Matt: We talk a little bit about appreciation and that gesture, which is just three words, but how important that is for people to be seen whether they’re hitting their number or not.
Gabrielle: Yeah, I think that’s the most important piece is that when we’re in a performance-based role, sometimes we only wait until somebody hits their number to actually say, “Hey, you’re doing a great job”. But there’s so many things that happened before that. And so if people are only associating their worth or their level of appreciation with their performance, you’re probably in a toxic culture.
Like, that’s my honest belief versus someone where it’s like, “all right, I need to inspire you. I need you to believe”, right? I’m going to encourage you because that’s going to be the things that are going to help you perform over time.
So just reminding people whether you’re performing or not, I believe in you and I appreciate you, I appreciate your presence.
It’s important. You’re important.
Matt: It is super important. Hey, last question before we have to wrap up. Like I said, definitely check out her newsletter, The One on One, check out her content on LinkedIn. You’re a prolific creator.
Who are some of the creators that you listen to? Who are some of the people, sales leaders and otherwise that continue to teach and inspire you?
Gabrielle: Some of the early folks for me were Kevin Dorsey. He’s been a mentor of mine has been highly influential as well. And give a shout out to Scott Leese to all Austin folks where I’m in Austin, Texas. I’ve just, I’ve appreciated his level of vulnerability, but also challenging people. Ralph Barsi is another mentor of mine.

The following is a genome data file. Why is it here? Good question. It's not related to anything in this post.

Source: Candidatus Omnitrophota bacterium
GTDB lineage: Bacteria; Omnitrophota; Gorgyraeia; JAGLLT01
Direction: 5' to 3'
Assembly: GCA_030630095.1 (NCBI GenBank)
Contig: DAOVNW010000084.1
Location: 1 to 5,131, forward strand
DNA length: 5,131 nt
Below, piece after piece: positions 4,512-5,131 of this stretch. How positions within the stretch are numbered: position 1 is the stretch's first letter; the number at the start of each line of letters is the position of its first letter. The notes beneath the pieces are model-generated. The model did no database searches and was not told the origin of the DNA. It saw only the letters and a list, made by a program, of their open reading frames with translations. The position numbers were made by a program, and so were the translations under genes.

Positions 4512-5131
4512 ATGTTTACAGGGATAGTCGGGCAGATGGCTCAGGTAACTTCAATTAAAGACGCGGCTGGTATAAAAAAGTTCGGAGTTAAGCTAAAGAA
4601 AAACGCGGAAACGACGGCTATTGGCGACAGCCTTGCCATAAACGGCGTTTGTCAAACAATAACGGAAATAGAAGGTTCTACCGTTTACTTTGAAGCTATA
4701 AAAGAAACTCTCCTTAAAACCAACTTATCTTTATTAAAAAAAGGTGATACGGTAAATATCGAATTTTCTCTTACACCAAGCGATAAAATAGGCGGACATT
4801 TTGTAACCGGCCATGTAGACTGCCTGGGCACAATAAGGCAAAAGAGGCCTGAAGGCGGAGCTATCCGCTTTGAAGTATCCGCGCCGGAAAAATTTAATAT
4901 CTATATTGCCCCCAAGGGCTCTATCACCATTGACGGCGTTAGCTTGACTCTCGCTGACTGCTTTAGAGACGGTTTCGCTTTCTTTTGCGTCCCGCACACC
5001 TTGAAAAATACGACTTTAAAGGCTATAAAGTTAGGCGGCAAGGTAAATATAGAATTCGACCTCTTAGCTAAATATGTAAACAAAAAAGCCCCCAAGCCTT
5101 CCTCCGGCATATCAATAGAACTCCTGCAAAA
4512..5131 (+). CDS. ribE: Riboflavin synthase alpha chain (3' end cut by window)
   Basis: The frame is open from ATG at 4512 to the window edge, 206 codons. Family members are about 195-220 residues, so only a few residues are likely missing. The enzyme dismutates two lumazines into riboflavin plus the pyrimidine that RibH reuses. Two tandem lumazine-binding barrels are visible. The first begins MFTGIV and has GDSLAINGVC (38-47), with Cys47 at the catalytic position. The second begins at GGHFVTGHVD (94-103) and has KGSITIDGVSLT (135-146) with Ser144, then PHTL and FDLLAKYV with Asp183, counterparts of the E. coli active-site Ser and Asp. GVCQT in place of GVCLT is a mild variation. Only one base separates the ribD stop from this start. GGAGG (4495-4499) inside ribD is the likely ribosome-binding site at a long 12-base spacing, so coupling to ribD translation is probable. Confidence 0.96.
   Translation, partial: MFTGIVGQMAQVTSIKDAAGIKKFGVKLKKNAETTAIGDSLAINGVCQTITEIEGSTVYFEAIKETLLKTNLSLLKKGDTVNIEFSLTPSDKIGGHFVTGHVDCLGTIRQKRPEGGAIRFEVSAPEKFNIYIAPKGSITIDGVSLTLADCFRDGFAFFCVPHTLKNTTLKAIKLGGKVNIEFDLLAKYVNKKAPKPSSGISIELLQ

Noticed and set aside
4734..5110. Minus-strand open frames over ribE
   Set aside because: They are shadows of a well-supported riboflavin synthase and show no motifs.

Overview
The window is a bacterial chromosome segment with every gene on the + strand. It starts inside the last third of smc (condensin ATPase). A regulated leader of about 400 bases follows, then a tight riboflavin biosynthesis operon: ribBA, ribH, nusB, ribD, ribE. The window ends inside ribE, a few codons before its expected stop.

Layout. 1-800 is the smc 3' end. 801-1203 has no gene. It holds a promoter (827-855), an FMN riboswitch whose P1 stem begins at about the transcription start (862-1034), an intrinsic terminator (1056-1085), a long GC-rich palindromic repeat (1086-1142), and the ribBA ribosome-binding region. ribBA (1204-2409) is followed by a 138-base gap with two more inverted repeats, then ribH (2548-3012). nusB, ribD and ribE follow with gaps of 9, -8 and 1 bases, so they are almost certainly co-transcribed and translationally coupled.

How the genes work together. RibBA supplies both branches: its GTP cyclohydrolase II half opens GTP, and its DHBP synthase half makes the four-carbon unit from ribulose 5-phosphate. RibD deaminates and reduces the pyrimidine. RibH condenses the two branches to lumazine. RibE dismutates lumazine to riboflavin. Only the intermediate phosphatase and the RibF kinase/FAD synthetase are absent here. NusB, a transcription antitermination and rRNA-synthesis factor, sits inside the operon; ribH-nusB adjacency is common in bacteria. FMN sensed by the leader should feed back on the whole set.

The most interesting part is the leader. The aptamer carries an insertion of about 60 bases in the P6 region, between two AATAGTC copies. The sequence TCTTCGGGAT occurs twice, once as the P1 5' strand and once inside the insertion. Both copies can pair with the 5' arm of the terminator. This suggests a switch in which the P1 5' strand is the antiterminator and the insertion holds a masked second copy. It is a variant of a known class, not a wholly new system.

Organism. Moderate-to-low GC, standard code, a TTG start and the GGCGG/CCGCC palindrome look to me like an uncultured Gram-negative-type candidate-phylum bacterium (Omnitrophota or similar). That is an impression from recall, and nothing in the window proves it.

Honestly, they’re just so many mentors like Nate Vogel. But I think there was people like Nikki Ivy and Sarah Brasier when I was first started creating. I think one of the most beautiful things is to see somebody that you really admire and respect and scroll back three, four years and see where they started, right?
It’s so helpful to know that everybody starts from the same place and you just notice they’re just really consistent. I’m going to give a shout out to, I think that was like five or six people.
Matt: And I love that they were just right on top of your head, right? I mean, people that you’re thinking about the people; we are all learning from each other. And I think that that continual learning process– – nobody has all the answers since we’re all just kind of figuring this out and growing in real time.
Well, GB, thank you so much for joining us today. Thanks for being part of Sales Pipeline Radio.
Gabrielle: Thank you, Matt. Appreciate you.
Thank you everyone so much for joining us. We’ll be back next week, every week, 11:30 Pacific, 2:30 Eastern on Thursdays. This has been another episode of Sales Pipeline Radio we’ll see you next week. Take care.